For thin FeRh films the TAF-F decreases in the presence of an applied magnetic field and the gradient of this decrease is relatively large, i.e., approximately −8 Kelvin (K)/Tesla. This behavior is reversible, i.e., after the applied magnetic field is removed, the TAF-F of the thin FeRh film is the same as before the application of the magnetic field. This is reported by the inventors in S. Maat, J.-U. Thiele, and Eric E. Fullerton, “Temperature and field hysteresis of the antiferromagnetic-to-ferromagnetic phase transition in epitaxial FeRh films”, Phys. Rev. B 72, 214432, Dec. 22, 2005.
  • [0025]
    FIG. 3 is a temperature-field AF-F phase diagram for FeRh thin films. This data was obtained from a 110 nm thick Fe49Rh51 film sputter deposited from a FeRh alloy target at 2 mTorr pressure onto a single-crystal MgO substrate. After deposition the sample was annealed in situ at 800° C. for about 30 minutes to obtain the chemically-ordered bcc phase of FeRh. The phase diagram of FIG. 3 was determined from magnetization vs. temperature measurements in fixed fields and magnetization vs. field measurements at fixed temperatures for these samples.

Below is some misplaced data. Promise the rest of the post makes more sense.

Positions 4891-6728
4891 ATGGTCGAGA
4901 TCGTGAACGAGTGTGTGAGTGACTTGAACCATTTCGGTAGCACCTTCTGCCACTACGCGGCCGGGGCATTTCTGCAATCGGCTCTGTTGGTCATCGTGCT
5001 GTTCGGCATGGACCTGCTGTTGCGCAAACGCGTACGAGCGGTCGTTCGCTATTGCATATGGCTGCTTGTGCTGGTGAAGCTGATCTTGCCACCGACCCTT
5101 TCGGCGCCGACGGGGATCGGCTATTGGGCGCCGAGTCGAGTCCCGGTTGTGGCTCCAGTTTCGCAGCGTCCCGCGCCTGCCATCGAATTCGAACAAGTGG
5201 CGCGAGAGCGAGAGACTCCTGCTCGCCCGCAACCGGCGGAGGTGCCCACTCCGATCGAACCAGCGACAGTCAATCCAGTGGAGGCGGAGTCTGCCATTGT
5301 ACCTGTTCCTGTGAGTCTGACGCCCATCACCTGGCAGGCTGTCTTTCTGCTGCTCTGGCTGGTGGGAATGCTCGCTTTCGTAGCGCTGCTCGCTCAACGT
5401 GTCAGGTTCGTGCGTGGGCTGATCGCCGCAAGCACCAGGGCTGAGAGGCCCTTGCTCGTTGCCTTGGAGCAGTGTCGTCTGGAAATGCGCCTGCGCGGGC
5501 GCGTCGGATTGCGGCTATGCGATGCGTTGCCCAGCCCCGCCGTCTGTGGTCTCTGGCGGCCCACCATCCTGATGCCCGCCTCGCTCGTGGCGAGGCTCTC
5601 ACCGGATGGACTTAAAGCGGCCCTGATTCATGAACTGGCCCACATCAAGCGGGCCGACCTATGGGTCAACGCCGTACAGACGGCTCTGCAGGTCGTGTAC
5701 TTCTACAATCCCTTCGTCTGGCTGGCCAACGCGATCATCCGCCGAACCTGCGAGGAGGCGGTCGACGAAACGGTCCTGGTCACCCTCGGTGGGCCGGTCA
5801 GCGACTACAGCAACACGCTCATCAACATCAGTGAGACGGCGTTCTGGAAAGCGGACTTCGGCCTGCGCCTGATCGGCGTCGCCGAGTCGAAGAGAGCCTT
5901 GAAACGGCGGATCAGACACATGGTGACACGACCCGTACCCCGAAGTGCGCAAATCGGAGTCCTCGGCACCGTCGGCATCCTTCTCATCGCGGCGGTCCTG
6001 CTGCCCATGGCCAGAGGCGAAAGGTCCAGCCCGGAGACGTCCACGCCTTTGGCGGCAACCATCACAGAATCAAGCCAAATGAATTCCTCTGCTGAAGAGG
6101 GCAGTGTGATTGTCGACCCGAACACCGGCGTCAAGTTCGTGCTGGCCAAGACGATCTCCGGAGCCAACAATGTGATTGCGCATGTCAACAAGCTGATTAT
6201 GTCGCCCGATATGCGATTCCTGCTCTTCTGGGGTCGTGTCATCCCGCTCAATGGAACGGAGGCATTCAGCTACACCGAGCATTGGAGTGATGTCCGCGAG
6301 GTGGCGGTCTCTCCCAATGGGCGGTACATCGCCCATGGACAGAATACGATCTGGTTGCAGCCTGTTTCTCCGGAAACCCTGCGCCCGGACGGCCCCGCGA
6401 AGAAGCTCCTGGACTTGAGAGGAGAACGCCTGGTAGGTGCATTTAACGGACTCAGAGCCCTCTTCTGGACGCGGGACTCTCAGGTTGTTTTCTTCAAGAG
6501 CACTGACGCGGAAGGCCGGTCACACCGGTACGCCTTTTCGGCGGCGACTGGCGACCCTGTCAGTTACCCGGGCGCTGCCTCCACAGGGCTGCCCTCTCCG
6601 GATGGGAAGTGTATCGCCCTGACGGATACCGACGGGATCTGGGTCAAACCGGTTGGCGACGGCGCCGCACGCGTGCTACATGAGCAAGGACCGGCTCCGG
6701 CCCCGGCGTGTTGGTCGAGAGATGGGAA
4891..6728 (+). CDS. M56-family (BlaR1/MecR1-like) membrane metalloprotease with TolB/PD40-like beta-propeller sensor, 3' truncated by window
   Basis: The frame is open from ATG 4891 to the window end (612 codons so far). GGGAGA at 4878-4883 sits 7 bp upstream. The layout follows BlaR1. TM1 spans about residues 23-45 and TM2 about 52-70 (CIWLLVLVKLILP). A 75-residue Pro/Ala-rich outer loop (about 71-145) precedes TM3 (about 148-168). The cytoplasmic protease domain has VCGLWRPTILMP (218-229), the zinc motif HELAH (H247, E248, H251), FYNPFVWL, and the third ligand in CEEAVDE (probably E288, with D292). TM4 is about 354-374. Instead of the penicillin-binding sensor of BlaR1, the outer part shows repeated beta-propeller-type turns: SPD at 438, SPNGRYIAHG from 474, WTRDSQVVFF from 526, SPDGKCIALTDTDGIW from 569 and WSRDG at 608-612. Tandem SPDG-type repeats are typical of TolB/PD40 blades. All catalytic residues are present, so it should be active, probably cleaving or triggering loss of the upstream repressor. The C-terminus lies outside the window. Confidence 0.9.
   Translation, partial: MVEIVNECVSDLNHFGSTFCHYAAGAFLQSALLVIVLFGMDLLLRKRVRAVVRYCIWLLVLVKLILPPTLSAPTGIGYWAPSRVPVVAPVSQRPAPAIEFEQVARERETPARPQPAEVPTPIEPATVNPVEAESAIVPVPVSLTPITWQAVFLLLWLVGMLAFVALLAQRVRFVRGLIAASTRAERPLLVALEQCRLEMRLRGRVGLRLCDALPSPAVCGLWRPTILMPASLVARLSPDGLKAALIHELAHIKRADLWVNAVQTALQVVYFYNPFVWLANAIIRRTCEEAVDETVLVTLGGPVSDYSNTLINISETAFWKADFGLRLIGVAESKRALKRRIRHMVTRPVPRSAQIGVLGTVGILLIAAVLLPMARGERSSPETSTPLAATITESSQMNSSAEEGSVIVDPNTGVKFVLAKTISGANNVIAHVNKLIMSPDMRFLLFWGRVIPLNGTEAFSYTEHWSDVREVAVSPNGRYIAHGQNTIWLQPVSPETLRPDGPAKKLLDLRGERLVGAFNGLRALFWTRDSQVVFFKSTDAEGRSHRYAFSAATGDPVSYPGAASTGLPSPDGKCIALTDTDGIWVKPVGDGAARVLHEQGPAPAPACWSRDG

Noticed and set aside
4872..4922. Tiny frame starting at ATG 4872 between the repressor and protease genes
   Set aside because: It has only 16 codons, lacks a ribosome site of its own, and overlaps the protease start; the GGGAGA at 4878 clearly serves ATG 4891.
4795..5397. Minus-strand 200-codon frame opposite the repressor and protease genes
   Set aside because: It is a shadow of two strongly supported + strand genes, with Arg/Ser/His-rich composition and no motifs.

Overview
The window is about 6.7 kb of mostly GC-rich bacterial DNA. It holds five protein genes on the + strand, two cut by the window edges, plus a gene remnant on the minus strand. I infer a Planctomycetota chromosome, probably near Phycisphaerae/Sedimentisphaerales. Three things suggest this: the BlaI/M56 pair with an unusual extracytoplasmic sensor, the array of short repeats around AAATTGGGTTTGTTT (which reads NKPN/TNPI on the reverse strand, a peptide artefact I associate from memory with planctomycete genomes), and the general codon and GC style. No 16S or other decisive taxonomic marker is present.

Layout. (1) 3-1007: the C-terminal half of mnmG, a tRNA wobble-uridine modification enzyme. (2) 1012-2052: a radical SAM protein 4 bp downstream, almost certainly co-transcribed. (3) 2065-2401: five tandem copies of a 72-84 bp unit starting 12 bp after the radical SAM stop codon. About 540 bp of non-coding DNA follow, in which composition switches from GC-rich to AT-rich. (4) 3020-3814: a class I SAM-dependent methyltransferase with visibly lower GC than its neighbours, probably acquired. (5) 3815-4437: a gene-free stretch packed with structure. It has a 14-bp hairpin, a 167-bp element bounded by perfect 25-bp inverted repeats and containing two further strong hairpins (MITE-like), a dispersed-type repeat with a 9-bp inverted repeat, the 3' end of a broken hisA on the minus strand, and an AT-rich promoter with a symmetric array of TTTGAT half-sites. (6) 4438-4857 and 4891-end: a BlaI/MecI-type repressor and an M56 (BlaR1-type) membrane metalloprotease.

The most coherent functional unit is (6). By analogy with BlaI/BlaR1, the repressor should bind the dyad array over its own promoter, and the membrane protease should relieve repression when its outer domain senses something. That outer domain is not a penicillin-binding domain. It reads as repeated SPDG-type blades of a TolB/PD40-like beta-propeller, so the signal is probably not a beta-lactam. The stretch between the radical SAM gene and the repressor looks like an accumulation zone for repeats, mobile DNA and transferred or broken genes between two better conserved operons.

• [0026]
    FIG. 3 shows that the transition temperature TAF-F of the FeRh film in the absence of a field (H=0) is approximately 395 K, as described in the previously-cited U.S. Pat. No. 6,834,026 B2. However, FIG. 3 also shows that in the presence of an applied field the TAF-F is reduced at the rate of approximately −8 K/Tesla, corresponding to the slope of the lines 100, 110. (The spacing between parallel lines 100, 110 is a result of the field hysteresis and temperature hysteresis as temperature and field were increased and decreased during the measurements).
  • [0027]
    FIG. 3, particularly the relatively large −8 K/Tesla decrease of TAF-F, has led to the realization that AF-F transition layers, formed of materials like FeRh and Fe(RhM), also have a transition field HAF-F(T). The transition field HAF-F(T) is the applied magnetic field that is required to transition the FeRh from the antiferromagnetic phase to the ferromagnetic phase at temperature T without the need to heat the layer. As shown in FIG. 3 HAF-F decreases with increasing ambient temperature.
  • [0028]